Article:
- DISEÑO_HIDRAULICO_TOMAS_LATERALESUploaded byhyunkun
- Camara DisipadoraUploaded byjcasafranca
- tr25AppxUploaded byjcasafranca
- Disenos complejosUploaded byjcasafranca
- wama160-203Uploaded byjcasafranca
- Chandra Mohan 1989 AUploaded byjcasafranca
- Criterios Diseno Losas Cimentacion Muros EstrucUploaded byjosejuanferro
- Tunel Hs2013 Lazaro 2Uploaded byjcasafranca
- wama158-157Uploaded byjcasafranca
- Exact Equations for CriticalUploaded byjcasafranca
- APG2A10 Hydro Prof Harvey Lec1Uploaded byChurchill Oliver Odhiambo
- El_Exito.ppsUploaded byIngrid Saelzer
- El_Exito.ppsUploaded byIngrid Saelzer
- T MarkRichardsPresentationUploaded byjcasafranca
- LaonuUploaded byjcasafranca
- PchUploaded byjcasafranca
- Blake LarsenUploaded byjcasafranca
- T BillSiriosPaperUploaded byjcasafranca
- HacerloUploaded byjcasafranca
- T RubenGriffithUploaded byjcasafranca
- wama157-151Uploaded byjcasafranca

- 06_2Uploaded byPratik Solanki
- Chapter12.pdfUploaded byMahmoud Reda ElSherif
- Bridgerail Analysis May16Uploaded byshams-87
- PR1MA_LA RM405,000,000.xlsxUploaded byShahrir
- STONE COLUMNSUploaded bySujay Raghavendra N
- Simplified Design Guidelines for Seismic Base Isolation in Multi-storey Buildings for Bangladesh National Building Code BNBCUploaded byfausto giovannardi
- EAPA Paper - Asphalt Pavements on Bridge Decks - 2013Uploaded byprdojee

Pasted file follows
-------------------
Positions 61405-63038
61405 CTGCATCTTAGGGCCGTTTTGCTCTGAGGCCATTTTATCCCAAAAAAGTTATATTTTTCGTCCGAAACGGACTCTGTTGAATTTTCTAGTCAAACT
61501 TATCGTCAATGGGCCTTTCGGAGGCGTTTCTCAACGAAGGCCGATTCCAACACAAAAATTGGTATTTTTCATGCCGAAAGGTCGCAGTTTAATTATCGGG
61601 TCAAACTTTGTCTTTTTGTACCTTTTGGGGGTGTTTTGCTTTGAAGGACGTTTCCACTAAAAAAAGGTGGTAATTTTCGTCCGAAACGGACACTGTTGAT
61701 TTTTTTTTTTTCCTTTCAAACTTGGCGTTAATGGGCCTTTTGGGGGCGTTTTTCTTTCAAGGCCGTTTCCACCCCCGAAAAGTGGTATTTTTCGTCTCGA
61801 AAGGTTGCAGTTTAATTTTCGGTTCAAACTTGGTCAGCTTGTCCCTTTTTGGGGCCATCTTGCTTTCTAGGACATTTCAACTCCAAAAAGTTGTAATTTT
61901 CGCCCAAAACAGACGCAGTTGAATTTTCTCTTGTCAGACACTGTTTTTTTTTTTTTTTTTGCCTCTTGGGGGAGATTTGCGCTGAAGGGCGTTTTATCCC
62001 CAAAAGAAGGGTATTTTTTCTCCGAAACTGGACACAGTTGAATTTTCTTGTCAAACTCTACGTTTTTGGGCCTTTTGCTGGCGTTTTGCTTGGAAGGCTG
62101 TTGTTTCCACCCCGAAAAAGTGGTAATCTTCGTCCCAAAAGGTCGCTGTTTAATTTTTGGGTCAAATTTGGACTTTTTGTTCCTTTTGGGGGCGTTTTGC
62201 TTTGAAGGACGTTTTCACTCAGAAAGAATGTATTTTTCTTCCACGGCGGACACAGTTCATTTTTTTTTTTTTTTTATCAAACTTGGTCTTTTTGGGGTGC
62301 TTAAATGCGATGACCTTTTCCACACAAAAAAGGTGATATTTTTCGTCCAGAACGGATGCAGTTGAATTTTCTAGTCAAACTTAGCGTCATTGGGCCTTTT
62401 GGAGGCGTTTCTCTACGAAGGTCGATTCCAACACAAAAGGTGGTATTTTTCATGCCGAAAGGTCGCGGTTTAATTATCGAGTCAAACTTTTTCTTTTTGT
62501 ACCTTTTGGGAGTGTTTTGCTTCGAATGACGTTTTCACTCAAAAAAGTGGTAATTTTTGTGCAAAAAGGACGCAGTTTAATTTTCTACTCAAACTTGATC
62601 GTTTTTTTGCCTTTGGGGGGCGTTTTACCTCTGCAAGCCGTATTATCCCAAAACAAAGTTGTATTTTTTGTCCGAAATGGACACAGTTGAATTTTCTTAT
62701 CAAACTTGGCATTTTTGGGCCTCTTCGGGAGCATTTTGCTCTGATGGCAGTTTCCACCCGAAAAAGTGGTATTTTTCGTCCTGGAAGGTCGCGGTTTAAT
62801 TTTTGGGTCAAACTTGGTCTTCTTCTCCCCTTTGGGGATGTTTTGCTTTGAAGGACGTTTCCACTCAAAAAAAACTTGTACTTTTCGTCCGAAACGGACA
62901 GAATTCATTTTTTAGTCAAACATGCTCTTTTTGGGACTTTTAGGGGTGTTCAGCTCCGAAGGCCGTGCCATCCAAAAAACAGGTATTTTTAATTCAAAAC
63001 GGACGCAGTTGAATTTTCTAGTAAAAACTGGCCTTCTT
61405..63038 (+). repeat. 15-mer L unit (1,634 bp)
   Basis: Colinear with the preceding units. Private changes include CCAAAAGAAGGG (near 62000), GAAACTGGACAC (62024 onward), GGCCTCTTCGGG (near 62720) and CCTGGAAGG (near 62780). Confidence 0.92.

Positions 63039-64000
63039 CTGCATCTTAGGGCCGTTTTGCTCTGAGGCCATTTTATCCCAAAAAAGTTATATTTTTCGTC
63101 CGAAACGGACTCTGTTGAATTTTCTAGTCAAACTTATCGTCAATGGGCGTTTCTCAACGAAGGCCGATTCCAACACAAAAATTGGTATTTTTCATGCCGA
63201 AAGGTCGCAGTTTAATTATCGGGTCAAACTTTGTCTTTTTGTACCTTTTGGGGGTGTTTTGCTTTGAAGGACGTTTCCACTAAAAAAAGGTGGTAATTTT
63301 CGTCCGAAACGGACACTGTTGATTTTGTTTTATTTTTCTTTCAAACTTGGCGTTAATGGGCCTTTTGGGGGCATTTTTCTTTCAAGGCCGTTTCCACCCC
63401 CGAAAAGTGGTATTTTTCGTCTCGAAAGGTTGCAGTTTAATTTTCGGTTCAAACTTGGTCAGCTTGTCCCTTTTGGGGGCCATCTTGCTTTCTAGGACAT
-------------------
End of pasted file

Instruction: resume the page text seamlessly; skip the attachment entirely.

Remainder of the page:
- ConcreteHingesinBridgeEngineering.pdfUploaded byDong-Yong Kim
- Reinforced Concrete StructureUploaded byKetsmy Desrosiers
- Spillway CalcUploaded byChundang Kedu
- 050213 Dincel Design Tool (Dincel & Assoc Ltrhead)Uploaded bytranthanhquyen
- Schedule ChartUploaded byaneesh awasthi
- Pile Footings for Flats for Golden Green at AsrUploaded byraman_2107
- Strength of Columns Under Combined Bending and Thrust. 1951Uploaded byfefahim
- Piperack Quantity EstimationsUploaded byLandon Mitchell
- G. ACI 360R-06 Brings Slabs on Ground into the 21st Century - Art McKinney (1).pdfUploaded byNur Ramadhan
- Propose Plan on Septic TankUploaded byRachel Ingram
- uratUploaded byJetmir Kurti
- Strength of Materials 1Uploaded byLaksh Man
- DewateringUploaded byDrishti Jain
- WW TREATMENT.pptxUploaded byPreetha Sreekumar
- Summary of ConcreteUploaded byikreddy
- DesignUploaded bySingaram Velu
- pfs-ppt-3Uploaded byapi-303720407
- Investigation on Behavior of Rcc Beams With Used Foundry Sand as a Aletrnative Material f0r Natural SandUploaded byesatjournals
- THE ROOF.pdfUploaded byRay Pascua
- 11 Composite Breakwater Design.pdfUploaded byAnonymous U353mI1
- ComFlor Manual (1)Uploaded byFlasipa
- CSP00138[GEN-Tutorial]Pushover Analysis as Per Eurocode 8 2004Uploaded bybosnia76
- Scenario Korean Nuclear PlantsUploaded byMohinuddin Ahmed